She visits the baby cementry when she wants to be near her son and had a plaque made in his name. She kept his pictures, the good luck cards and preemie clothing she was given and made a memory box for him, she looks at it when she feels brave enough but still cries. The only thing she doesn't understand is why she misses something she never really had and I can't explain that, I just tell her to have hope and never forget the beautiful baby she had.
I also contacted a group called Compassionate Friends, they are world wide and they sent a lot of information on grief and the different ways it can represent itself. Their website is www.compassionatefriends.org and the Alameda County chapter tel # is 510 835 3579.
Please let me know if you have anymore questions or just need a person to talk to yourself, I hope I have helped. Just be there for your brother, let him know you love him and his wife. Time does heal, I thought I'd never get over the babies loss but here we are one year later and things are alot easier for my sister and myself. Take Care. helen
My twins were stillborn at 27 weeks a year ago, and I have to say that just having people reach out to us helped a lot. Call them often. Let them talk about it or not talk about it, depending on what kind of day they're having. Don't be afraid if they get emotional. Don't try to cheer them up. They don't need to cheer up, they need to grieve. Go down there if you can and if it's OK with them. I was amazed at how much small gestures of caring meant to me--things like the flowers my office sent to the hospital a few hours after I was admitted, and sympathy cards. From family, it helped (and still helps) to know that they miss our sons too. I was very thankful they came out here for the memorial service. The loss was very real and treating it like any death in the family was crucial to us in those early days.
Acquaintences who'd had losses of their own brought us some excellent books that we found very helpful. ''Empty Cradle, Broken Heart'' by psychologist Deborah L. Davis was a good walk through the emotions that surround pregnancy and neonatal loss. ''Tears of Sorrow, Seeds of Hope'' by Rabbi Nina Beth Cardin is a wonderful book of prayers for those struggling with infertility and grieving pregnancy loss (from a Jewish perspective). Although I wouldn't suggest these to them yet, if they decide to try again, there are also some good books for people who are pregnant again after a loss (''Trying Again'' and ''Pregnancy After a Loss'').
There are several Web sites dedicated to pregancy and neonatal loss--Alta Bates gave me a list before I left the hospital--but I never used any of them enough to suggest one over the others. The only one I really looked at was www.misschildren.org. I found Web sites and the local support group to be a mixed bag. On the one hand, it was comforting to talk to people who were feeling similar emotions, on the other hand, you hear a whole lot of other ways that babies die.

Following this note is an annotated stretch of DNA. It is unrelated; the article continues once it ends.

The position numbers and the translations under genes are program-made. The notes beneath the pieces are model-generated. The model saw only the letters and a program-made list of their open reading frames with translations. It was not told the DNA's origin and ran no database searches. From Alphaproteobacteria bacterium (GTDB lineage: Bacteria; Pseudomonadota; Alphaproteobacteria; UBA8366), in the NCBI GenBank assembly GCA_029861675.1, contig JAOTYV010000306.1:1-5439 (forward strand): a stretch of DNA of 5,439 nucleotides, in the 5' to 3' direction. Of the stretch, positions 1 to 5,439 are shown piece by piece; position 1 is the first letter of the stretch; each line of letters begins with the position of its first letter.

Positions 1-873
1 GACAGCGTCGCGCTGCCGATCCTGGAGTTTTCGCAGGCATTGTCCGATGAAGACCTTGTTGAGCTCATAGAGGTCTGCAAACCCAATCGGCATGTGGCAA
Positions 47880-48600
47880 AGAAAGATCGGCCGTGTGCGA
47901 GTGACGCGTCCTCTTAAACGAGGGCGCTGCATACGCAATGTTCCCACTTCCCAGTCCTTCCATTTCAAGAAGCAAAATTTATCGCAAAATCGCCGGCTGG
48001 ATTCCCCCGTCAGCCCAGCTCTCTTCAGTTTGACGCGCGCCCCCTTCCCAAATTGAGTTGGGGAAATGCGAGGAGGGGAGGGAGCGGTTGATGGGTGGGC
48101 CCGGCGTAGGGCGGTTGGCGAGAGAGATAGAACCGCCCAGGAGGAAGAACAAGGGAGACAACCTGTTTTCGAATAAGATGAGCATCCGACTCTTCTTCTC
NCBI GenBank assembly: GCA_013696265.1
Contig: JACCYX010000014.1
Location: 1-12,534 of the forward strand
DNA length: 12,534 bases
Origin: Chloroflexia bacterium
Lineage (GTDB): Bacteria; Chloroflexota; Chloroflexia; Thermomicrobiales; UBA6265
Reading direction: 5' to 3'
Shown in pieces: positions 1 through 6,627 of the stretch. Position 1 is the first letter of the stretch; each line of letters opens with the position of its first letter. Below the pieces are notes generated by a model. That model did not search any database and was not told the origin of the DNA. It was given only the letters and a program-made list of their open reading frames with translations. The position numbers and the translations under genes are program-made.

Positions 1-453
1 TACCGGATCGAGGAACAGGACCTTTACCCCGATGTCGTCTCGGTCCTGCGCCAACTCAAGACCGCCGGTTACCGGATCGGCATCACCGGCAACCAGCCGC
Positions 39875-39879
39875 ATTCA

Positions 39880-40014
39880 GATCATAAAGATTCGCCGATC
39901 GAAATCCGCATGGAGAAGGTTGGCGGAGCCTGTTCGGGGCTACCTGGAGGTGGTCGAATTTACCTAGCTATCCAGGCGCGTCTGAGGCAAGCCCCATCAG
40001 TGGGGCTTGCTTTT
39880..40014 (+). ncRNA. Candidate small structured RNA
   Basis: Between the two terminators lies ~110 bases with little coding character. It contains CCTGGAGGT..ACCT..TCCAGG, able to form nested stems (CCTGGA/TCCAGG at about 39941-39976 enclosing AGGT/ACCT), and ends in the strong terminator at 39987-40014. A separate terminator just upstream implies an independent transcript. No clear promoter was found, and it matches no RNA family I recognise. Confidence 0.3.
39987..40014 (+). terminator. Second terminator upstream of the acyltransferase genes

Take care, and please feel free to send me a note if I can help in any way. They have a long, hard road ahead of them. Just do what you can to be there for them. The small stuff really does help. Pam
All I can say is 'be there for them.' My friend wants to show me pictures and talk about him. I look and I listen. I hug her and I cry. I use Charlie's name when I talk about him. She takes the lead.
I guess that may not be very helpful. But, there aren't any easy answers, -hear you on this one...
You never, ever get over the loss of a child. But you learn to live with it. You grow, you get stronger, and you deal. It becomes part of who you are. It is a permanent scar. The sooner you stop trying to ''get over it'' the sooner you will be able to continue with your life. A changed life. I was hurt and impeded in this process by people thinking it was time for me to get over it. It took years for me to realize I never would, even more years to know that it was OK. I just needed to ''get on with it'' which is different because when you get on with it, you take ''it'' with you. When you are trying to get over it, you leave it behind, which is impossible so you can get stuck there.
About three months after my baby died, the sympathy and understanding mostly dried up. People moved on and I was left behind. There were a few impatient comments like ''don't you think it is time you got over it?'' So I hid my pain, I hid my memories. I became a model of fortitude. But every day, every single day my daughter was not there...is still not there. Every time a stream of cousins ran by at family events, I could see the gap, the missing girl. In my mind she grew, now she's 12. When I take a walk with my little sister (who is 11) and she's running ahead, my daughter is not there beside her and so it goes.